Everybody from the top down must understand the importance of the data — even individuals who never use an analytics tool or see a business report, agrees John Lucas, director of
park operations at the Cincinnati Zoo & Botanical Garden.
“In achieving success, the key has been allowing our project
to be steered by the people who are influential in the organization — those who can make budgetary decisions and set strategy and vision, as well as people who are directly responsible
for the success or failure of the business, specifically revenue,”
says Lucas. “But the pervasiveness is core.” He spearheaded the
decision to foster an enterprisewide culture of BI at the zoo,
and he selected the IBM Cognos tools that IT now supports for
The zoo was one of the first visitor attractions to take on
such a deep BI project, and Lucas frequently shares his experi-
ences in speaking engagements around the country. “The No. 1
thing I tell people is, if you don’t succeed on making everybody
understand, embrace and participate in the process, you really
shouldn’t do analytics,” he says. “The cultural buy-in is key to
reaching your full potential with analytics.”
Lucas says he likes to tell zoo employees, “If you can imagine
it, we can measure it,” and he has hosted company wide meet-
ings to drive home that message. Even front-line cashiers, who
are typically college kids working summer jobs, have to know
that the data they gather — patrons’ ZIP codes, for example
— is critical to the zoo’s success. And because the BI team has
taken the time to convey that message, he says, “almost literally
every day, somebody comes up with an idea on how we can use
business analytics to drive the needle for us.”
Ongoing efforts to make BI pervasive do pay off, White agrees.
“At the companies we survey, we see pervasive use of business intelligence being tied to better business performance. So
those business functions that have access to business intelligence are able to make better-quality and timelier decisions in a
way that impacts the business in a positive way,” he says.
But you have to remember that making BI pervasive involves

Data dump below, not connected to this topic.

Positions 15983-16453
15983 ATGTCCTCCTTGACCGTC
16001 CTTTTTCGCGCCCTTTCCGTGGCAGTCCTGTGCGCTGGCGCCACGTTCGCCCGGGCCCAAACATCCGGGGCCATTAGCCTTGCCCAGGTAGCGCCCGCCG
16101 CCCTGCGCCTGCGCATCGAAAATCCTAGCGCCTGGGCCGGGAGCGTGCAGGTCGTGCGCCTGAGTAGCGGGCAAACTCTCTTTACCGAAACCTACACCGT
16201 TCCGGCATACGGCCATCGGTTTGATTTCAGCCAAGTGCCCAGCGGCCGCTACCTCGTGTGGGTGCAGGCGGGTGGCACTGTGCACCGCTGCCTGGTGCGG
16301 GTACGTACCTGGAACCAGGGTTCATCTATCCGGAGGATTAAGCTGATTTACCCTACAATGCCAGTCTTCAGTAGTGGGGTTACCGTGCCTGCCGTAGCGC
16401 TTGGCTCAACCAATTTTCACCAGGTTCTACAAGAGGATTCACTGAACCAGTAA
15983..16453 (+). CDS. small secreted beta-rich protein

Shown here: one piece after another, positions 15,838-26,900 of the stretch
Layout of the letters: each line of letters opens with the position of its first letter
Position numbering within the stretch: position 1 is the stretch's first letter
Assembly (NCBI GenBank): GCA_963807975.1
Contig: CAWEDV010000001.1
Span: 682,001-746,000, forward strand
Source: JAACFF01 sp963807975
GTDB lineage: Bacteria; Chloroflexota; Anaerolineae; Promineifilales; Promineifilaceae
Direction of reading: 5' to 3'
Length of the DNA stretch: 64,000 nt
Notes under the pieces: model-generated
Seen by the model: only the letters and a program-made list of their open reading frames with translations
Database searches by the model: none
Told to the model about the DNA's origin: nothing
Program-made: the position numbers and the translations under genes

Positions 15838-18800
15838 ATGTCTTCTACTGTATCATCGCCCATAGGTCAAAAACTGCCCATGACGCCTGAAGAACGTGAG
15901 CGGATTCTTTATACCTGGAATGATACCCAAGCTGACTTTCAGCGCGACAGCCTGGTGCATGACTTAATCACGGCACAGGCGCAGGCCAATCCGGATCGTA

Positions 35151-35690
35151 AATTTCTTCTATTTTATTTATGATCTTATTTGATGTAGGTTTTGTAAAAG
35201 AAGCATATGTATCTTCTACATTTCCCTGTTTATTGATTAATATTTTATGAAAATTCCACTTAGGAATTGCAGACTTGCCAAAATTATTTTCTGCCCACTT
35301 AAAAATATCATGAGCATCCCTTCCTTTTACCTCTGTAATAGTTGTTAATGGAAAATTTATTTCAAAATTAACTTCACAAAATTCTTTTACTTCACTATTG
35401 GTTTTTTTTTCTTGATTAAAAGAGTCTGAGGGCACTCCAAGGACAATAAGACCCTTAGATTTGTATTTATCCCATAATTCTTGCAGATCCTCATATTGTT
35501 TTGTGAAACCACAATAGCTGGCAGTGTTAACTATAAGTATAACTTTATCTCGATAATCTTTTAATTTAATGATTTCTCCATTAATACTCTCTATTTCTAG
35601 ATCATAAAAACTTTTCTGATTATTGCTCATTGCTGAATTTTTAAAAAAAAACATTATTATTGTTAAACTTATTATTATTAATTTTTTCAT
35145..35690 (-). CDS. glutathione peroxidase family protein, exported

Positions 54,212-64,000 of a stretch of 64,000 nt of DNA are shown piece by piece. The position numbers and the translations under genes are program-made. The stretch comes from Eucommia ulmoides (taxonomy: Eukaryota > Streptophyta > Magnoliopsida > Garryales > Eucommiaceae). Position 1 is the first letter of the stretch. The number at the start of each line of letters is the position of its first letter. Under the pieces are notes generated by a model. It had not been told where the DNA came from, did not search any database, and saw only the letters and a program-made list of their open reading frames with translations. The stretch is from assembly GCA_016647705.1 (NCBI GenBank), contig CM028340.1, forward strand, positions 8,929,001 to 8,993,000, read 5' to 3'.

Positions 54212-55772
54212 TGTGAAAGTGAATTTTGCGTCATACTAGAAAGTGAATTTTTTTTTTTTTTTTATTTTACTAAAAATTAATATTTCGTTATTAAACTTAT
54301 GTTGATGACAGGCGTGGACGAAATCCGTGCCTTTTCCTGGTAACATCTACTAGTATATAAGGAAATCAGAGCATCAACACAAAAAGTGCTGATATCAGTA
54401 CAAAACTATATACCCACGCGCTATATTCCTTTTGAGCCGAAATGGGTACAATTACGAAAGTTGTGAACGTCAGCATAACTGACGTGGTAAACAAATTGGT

constant learning, says 1-800-Flowers.com’s Bozzo.
“We’re always learning and discovering new tricks,” he says.
Here are three examples of the bottom-line impact of building
an enterprisewide culture that embraces bi.
n 1-800-Flowers.com: Prior to mother’s Day, business users
noticed in real time that a particular product was selling strongly.
So they quickly created an express checkout process that shaved
two to three minutes off the average call time, says cIO Steve
bozzo. “every minute — or every second, for that matter — can
mean tens of thousands of dollars in reduced costs,” he says. “but
more important than that, we surveyed callers and found an increase in customer satisfaction.”
n Allconnect: Since all employees were trained in bI and
“That’s not to say we’re not already getting enormous benefit
from our BI efforts, because we are — day in and day out. We’re
just greedy — we want even more.” u
schultz is a longtime IT writer and editor in Chicago.
You can reach her at email@example.com.
equipped with bI tools, sales for the first quarter of 2011 were up
26% over the same period in 2010, says bobby Nix, director of
business intelligence and analytics. “We believe that what we’ve
been able to do from a bI perspective has changed the conversations for front-line sales, saving a ton of time and really helping to
coach associates on the best sales opportunities,” he says.
n Cincinnati Zoo & botanical garden: After the zoo went live
with bI, decisions that were made regarding its food and beverage
services led to a 30.7% per-capita increase in sales from October
2010 through the first quarter of 2011 compared with the same
period a year earlier, says John Lucas, director of park operations.
“If I read this somewhere, I’d treat it with skepticism,” he says.
“but I assure you these are real, auditable, public numbers.”